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Posts Tagged ‘Cardus Education Survey’

Record: R. Pennings, et al, “Private Education for the Public Good: 2014 Report,” Cardus Education Survey, 2014. [Available for download here]

Summary:

In 2011 the first Cardus Education Survey was released.  With its large randomized sample of young adults age 24-39, it provided some of the best data ever compiled about the experiences of young adults who had graduated from various forms of private schooling, including homeschooling.  The present survey is another equally robust survey of 1500 young adults, age 24 to 39.  The sample was obtained by GfK, whose Knowledge Networks Panel respondents constitute a representative sample of the U.S. population.  Cardus drew on the GfK contact list to generate a sample of 500 public school graduates who served as a baseline for comparison to 1000 graduates of various kinds of private and home schools. Each of these subjects answered about ½ hour’s worth of questions about their high school experiences. (more…)

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Record: Jeremy E. Uecker and Jonathan P. Hill, “Religious Schools, Home Schools, and the Timing of First Marriage and First Birth” in Review of Religious Research 56, no. 2 (June 2014): 189-218. [Abstract Here]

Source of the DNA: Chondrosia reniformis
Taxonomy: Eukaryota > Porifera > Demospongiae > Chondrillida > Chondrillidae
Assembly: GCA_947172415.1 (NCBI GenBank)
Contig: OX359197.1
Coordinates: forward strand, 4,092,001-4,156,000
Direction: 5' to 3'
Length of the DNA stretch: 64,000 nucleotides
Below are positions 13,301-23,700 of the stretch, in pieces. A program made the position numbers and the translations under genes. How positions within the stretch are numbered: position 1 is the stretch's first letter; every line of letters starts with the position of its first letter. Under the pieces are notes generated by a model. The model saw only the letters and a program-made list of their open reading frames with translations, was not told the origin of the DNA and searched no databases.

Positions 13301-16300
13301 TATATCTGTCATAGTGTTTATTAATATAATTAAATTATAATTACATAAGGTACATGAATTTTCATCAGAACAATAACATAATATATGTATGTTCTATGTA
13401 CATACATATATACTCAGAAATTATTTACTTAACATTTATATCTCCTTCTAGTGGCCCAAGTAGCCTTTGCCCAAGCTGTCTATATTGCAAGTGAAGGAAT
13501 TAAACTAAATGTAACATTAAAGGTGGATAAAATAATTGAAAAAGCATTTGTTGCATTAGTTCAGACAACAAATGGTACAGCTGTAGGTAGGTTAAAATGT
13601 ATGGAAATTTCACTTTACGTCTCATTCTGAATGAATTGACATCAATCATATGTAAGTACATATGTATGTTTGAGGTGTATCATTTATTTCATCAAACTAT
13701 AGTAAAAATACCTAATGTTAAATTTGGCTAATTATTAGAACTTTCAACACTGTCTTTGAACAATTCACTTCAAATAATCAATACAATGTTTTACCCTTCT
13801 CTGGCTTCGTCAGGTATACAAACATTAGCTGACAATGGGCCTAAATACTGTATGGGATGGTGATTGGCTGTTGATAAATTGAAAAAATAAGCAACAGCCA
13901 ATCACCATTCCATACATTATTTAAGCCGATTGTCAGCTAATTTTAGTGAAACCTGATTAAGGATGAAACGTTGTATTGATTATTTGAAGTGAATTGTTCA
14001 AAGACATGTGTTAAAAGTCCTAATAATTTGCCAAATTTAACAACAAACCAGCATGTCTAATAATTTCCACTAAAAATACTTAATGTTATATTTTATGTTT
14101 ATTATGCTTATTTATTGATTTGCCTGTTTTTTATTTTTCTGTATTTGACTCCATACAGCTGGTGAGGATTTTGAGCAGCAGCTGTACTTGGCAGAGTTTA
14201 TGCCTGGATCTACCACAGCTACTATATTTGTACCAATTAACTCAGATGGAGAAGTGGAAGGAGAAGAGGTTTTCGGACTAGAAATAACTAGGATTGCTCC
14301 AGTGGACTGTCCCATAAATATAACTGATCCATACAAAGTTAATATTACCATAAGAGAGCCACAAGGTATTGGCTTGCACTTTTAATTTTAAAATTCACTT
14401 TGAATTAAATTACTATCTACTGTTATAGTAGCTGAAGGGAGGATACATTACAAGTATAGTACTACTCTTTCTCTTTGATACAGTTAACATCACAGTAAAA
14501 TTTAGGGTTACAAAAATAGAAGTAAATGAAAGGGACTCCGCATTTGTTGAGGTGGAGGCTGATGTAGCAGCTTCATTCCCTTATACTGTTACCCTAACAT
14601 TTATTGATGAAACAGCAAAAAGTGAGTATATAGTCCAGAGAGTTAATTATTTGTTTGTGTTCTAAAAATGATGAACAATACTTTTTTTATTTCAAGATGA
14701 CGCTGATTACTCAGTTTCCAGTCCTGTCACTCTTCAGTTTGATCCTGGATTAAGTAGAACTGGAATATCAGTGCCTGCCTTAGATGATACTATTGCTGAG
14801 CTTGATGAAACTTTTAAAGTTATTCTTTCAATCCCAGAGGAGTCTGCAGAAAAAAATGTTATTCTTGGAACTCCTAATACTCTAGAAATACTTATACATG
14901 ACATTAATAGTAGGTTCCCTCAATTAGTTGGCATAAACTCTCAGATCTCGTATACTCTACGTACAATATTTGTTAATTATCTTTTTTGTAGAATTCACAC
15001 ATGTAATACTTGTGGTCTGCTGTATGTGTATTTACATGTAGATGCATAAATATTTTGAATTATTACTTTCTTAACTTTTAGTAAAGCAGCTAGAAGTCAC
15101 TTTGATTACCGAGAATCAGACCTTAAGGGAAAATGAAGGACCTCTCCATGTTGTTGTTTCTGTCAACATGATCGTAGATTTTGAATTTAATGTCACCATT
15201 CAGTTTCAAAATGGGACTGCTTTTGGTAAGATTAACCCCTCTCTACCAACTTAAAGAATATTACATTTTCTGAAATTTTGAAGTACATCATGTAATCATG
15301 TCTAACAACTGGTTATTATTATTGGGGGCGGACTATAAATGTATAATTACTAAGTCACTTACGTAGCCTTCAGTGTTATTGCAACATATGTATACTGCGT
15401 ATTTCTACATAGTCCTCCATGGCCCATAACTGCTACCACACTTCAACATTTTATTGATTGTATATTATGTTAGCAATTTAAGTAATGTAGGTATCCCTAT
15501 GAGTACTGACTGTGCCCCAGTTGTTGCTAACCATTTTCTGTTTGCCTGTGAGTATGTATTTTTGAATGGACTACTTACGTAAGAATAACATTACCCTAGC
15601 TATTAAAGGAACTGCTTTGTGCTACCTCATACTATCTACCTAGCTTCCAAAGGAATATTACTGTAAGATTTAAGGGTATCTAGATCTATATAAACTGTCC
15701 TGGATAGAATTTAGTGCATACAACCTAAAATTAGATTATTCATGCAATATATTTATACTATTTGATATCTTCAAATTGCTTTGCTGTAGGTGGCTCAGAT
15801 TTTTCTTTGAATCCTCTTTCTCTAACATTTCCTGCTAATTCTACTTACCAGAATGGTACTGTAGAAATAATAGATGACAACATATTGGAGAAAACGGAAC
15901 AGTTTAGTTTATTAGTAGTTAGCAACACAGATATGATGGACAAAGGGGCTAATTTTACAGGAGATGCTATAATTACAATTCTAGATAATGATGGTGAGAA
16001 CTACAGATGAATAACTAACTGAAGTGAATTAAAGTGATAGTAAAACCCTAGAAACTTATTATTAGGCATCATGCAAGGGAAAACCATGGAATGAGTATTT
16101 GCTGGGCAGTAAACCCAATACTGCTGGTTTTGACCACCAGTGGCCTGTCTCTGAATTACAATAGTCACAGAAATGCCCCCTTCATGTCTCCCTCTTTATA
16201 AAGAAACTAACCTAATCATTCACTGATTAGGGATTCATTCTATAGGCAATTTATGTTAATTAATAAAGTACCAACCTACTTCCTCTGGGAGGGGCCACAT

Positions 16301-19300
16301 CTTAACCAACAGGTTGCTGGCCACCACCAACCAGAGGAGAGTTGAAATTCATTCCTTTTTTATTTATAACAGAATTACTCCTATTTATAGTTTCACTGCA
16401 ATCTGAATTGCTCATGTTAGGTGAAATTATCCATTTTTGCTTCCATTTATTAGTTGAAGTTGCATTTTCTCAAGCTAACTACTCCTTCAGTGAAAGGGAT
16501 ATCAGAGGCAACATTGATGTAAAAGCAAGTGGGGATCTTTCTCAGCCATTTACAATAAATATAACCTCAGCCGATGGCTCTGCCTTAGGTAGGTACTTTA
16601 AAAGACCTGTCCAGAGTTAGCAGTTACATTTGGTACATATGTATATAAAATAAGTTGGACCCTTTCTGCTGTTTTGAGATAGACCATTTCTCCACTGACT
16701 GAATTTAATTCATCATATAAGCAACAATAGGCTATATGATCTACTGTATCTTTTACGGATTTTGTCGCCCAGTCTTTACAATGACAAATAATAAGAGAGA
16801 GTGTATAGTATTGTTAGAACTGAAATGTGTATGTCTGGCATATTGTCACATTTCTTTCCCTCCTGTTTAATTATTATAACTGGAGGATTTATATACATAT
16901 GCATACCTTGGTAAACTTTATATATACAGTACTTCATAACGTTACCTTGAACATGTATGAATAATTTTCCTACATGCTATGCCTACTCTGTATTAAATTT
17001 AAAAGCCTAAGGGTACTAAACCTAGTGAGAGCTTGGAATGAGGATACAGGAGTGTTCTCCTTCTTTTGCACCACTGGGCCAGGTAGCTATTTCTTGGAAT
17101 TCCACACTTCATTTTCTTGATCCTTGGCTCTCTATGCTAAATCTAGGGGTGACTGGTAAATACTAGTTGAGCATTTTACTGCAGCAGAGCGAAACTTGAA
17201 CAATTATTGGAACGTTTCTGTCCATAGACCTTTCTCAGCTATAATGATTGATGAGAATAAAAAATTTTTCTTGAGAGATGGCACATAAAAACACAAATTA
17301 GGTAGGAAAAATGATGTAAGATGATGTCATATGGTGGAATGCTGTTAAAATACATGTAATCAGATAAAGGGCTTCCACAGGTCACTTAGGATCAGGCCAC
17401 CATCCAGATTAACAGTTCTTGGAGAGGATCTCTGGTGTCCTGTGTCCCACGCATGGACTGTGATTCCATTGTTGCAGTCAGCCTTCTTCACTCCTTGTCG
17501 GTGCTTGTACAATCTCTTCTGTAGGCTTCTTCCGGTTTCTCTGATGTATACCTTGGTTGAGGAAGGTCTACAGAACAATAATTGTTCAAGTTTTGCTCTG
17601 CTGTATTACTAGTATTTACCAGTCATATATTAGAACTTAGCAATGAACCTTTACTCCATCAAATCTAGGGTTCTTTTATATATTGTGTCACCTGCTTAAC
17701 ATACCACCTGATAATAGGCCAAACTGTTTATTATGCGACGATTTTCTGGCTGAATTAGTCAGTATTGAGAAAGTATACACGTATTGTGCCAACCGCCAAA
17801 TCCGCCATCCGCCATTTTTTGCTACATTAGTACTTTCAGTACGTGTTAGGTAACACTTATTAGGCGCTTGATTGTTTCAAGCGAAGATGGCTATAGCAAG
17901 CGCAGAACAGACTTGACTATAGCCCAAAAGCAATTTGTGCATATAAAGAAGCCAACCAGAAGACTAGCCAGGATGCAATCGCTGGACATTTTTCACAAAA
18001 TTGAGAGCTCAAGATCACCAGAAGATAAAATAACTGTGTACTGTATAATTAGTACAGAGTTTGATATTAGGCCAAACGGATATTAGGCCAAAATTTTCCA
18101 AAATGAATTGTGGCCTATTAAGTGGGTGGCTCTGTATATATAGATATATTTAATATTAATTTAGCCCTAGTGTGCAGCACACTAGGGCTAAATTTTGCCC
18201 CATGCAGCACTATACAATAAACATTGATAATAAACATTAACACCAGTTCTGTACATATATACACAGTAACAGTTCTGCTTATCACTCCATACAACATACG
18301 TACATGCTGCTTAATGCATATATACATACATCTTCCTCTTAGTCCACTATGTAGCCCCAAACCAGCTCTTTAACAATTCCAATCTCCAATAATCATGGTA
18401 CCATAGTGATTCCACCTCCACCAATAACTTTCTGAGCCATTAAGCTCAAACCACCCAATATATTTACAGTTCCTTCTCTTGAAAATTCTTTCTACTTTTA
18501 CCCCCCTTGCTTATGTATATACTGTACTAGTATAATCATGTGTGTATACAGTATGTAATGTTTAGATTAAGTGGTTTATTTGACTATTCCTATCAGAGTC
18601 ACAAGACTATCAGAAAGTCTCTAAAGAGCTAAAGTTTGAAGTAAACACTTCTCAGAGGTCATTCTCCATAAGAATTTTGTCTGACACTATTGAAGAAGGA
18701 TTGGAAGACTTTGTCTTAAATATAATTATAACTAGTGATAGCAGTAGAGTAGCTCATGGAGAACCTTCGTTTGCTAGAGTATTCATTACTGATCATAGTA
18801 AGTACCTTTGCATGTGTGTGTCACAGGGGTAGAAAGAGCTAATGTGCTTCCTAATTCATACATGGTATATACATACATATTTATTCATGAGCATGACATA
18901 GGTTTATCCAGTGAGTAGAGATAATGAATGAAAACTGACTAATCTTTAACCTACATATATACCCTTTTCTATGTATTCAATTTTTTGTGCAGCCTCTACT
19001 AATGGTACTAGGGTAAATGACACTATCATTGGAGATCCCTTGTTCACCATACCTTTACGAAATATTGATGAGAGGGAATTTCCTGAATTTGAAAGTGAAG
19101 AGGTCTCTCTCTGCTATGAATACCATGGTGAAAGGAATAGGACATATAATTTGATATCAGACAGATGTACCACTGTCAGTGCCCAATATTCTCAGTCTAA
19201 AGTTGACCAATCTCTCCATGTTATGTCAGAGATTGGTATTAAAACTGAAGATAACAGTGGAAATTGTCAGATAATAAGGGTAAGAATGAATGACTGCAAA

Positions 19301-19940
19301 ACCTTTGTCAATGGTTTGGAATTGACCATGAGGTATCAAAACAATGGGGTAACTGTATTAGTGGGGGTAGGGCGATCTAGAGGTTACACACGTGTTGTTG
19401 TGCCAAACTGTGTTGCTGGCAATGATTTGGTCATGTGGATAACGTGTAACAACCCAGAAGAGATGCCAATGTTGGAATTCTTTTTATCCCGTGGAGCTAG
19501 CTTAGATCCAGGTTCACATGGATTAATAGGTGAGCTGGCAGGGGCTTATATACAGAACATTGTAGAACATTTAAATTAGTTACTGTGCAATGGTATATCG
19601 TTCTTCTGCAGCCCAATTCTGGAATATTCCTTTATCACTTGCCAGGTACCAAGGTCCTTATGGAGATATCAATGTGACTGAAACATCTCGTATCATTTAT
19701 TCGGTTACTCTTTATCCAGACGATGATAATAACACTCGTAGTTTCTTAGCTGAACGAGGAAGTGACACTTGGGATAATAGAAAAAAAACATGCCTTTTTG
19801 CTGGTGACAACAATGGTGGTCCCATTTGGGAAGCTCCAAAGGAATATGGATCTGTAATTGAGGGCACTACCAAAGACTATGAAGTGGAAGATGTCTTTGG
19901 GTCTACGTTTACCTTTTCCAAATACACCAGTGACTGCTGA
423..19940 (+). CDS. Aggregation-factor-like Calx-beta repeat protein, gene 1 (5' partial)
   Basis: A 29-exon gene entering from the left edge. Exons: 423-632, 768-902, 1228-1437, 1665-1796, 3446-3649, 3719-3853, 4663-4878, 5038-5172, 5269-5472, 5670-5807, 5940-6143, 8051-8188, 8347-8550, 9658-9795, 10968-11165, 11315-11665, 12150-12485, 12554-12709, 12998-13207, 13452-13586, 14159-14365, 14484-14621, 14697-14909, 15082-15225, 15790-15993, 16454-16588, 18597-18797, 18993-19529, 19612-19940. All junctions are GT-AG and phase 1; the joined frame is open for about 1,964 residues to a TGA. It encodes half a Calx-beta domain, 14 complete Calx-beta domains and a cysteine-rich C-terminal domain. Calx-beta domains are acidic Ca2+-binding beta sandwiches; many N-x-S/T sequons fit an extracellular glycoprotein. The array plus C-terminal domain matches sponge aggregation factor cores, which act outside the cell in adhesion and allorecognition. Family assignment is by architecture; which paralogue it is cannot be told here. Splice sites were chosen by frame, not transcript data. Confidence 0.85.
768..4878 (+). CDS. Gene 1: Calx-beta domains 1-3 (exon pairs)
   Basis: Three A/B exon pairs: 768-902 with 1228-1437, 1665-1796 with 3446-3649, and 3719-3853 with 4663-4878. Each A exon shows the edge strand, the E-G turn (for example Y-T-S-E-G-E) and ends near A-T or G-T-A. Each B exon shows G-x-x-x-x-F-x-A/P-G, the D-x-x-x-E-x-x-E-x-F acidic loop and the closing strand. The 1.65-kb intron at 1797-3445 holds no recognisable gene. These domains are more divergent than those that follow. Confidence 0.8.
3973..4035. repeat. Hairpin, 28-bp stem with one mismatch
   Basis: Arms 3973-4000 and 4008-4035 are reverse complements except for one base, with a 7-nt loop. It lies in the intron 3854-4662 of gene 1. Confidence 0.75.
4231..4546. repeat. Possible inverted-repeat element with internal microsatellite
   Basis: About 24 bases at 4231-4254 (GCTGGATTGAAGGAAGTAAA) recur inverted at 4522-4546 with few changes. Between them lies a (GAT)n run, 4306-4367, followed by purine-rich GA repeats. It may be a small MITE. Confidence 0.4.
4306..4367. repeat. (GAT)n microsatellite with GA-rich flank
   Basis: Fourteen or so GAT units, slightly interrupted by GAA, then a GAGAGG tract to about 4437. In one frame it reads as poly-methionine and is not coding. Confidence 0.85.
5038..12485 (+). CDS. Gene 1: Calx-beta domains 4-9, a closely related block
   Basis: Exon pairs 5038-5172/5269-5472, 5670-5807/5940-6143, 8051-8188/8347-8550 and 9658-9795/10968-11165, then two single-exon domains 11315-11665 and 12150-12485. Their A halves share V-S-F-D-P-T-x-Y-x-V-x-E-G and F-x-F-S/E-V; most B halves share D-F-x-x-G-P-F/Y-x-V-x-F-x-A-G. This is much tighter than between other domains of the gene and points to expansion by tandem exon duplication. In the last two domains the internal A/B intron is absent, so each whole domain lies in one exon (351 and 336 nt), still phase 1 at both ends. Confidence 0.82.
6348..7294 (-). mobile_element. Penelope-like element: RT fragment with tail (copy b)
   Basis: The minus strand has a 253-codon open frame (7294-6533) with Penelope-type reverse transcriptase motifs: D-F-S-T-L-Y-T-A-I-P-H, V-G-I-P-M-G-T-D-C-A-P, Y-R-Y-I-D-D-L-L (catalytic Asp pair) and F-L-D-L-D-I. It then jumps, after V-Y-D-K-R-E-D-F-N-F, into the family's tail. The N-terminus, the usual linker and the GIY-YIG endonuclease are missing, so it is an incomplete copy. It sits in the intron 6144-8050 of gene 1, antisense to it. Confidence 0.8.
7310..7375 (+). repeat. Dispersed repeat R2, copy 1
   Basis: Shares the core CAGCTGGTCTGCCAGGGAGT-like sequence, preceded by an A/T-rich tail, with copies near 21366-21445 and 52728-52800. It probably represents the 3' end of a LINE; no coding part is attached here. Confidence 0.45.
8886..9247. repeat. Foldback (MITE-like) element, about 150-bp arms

Summary: Uecker, a sociology professor at Baylor University, and Hill, a sociology professor at Calvin College, are both familiar names to readers of these reviews.  In a 2008 article Uecker found (among other things) that there was no difference in levels of adult religious commitment between graduates of public or home schools.  Parent religiosity, not school type, made all the difference.  In a 2013 article Hill found that homeschooled young adults were less likely to engage in volunteer activities than demographically equivalent graduates of public schools.  Both of these articles had drawn from the National Study of Youth and Religion (NSYR), a remarkably ambitious project that has borne great fruit in understanding the religious and political lives of young adults in the United States. (more…)

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Record: Joseph Murphy, “The Social and Educational Outcomes of Homeschooling” in Sociological Spectrum 34, no. 3 (April 2014), 244-272. [Abstract Here]

Summary: Murphy, a professor at Vanderbilt University and author of the excellent book-length review of homeschooling scholarship Homeschooling in America, here again summarizes much of the literature on homeschooling, attending especially to studies of the outcomes of homeschooling on the children who experience it.

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Record: Sharon Green-Hennessy, “Homeschooled Adolescents in the United States: Developmental Outcomes” in Journal of Adolescence 37, no. 4 (June 2014): 441-449 [Abstract here]